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Caught (London Writing) Paperback – April 5, 2001

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Product Details

  • Series: London Writing
  • Paperback: 206 pages
  • Publisher: The Harvill Press (April 5, 2001)
  • Language: English
  • ISBN-10: 1860468314
  • ISBN-13: 978-1860468315
  • Product Dimensions: 5.1 x 0.5 x 7.8 inches
  • Shipping Weight: 6.4 ounces
  • Average Customer Review: 4.3 out of 5 stars  See all reviews (3 customer reviews)
  • Amazon Best Sellers Rank: #3,002,794 in Books (See Top 100 in Books)

Editorial Reviews

About the Author

Henry Green is the pen-name for Henry Vincent Yorke, the son of a prosperous Midlands industrialist. He was born near Tewkesbury in 1905 and was educated at Eton and Oxford, where he wrote his first novel, Blindness, published in 1926. He entered the family business on the factory-floor, and went on to run the firm while writing eight other novels (all to be reissued as Harvill paperbacks). For Angus Wilson he was "one of the few really considerable English novelists of our time", while W.H. Auden considered him to be "the finest living English novelist". Henry Green died in 1973.

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Customer Reviews

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Most Helpful Customer Reviews

9 of 9 people found the following review helpful By T. Berner on August 26, 2009
Format: Paperback Verified Purchase
Henry Green was a remarkable man. For most of his life, he was an industrialist, running a company he inherited from his father. During World War II, as a middle aged man, he performed heroically as a fireman during the Blitz. And in the space of less than twenty years in his busy life, he wrote eight novels which rank with the best of twentieth century literature written in the English language. Then he stopped writing forever.

Although most of Mr. Green's work is readily available, for some reason Caught - a semi-autobiographical novel about his time with the London Fire Brigade - cannot be found except for used copies for sale at very high prices. Loathe as I am to recommend spending a fortune on a used paperback, in this case it's worth it (although, just a hint, you can find copies if you hunt hard enough for less than the prices here).

Mr. Green's story lacks action scenes - the only reference to a fire appears in the last twenty pages or so and even then it is written as a conversation with the protagonist's sister-in-law - but nonetheless gripping for that. The dynamics of the British class system is the theme of the book. Richard Roe is a upper class Englishman in a fire station full of Cockneys. Pye, the substation chief, (Pye/Roe - Pyro - is the only pun in the book) is in a leadership position for the first time in his life. To make matters more awkward, Pye's unbalanced sister once kidnapped the widowed Roe's son.

The chronology of the book extends from shortly before the war to the waning days of the Blitz, but most of the book takes place during the "Phony War." The story captures everyday people going about their mundane business.
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5 of 5 people found the following review helpful By S. Smith-Peter on August 24, 2010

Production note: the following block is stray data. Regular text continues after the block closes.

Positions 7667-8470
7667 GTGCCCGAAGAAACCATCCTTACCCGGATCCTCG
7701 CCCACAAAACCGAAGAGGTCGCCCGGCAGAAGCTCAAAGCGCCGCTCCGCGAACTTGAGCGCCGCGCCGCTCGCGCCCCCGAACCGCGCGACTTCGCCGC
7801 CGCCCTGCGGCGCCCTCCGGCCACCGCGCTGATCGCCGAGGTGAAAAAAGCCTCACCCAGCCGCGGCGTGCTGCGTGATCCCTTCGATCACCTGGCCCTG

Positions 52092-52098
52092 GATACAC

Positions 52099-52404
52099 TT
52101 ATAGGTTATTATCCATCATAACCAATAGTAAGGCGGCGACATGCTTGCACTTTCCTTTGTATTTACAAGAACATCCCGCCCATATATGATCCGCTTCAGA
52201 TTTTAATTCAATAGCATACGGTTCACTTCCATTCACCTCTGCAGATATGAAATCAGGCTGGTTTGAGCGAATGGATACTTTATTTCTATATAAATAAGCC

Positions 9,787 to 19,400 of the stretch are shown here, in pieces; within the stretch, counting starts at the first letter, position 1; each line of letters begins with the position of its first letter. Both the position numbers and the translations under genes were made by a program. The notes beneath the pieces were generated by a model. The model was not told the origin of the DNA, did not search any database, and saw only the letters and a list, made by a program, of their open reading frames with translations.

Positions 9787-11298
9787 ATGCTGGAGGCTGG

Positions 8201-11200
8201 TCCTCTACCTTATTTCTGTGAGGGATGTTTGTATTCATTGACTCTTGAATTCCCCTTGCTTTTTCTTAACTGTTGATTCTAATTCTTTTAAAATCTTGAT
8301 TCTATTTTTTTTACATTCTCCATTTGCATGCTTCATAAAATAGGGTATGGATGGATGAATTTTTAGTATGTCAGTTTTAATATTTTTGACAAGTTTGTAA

Format: Paperback
This is an excellent book, although I've only given it 4 stars because it's not the best of Green's novels. If you're interested in Green (and you should be if you have the least interest in the modern novel), you should start with Loving, Party Going and Blindness before reading this one. However, this is a fine book dealing with Green's experience as an auxiliary fireman before and during the Blitz. Most of the book takes place while the characters are waiting for something to happen. This is characteristic of most of Green's books, actually. In Party Going the characters are waiting for the fog to lift so they can take a trip. In Caught, however, the waiting is more serious, as it is tied to the early period of World War Two.

The main characters here are Pye, the leader of an auxiliary fire brigade who is out of his depth, and the narrator himself, who is upper class. The class tensions are the main subject here, and we get a sense of how they constrained people's lives and mental processes.

The book was written between 1940 and 1942, before the Blitz was enshrined in history and myth. This is an unheroic but very real take on the experience of men and a few women during this period. It's definitely worth reading, if only for the last two lines, which are quintessentially English.
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Format: Kindle Edition Verified Purchase
This title was recommended in a recent issue of The Week that dealt with contemporary civilian accounts of WWII in Britain. It is a work of fiction, but written by a respected author who was a member of the Auxiliary Fire Service in 1940 London and incorporating his experiences during both the Phony War and the Blitz.

Anyone expecting a straightforward account of wartime heroism should look elsewhere. Instead, this is an account, as pilots say, of 99% tedium--in many cases of the most bureaucratic sort--relieved by moments of stark terror. Several characters are followed through ordinary lives disrupted by the war, without reaching any tidy conclusion. This is probably appropriate for a work completed in 1942.

Be prepared for a story told nonlinearly, and that deals with ordinary people responding to both ordinary events and an extraordinary time.
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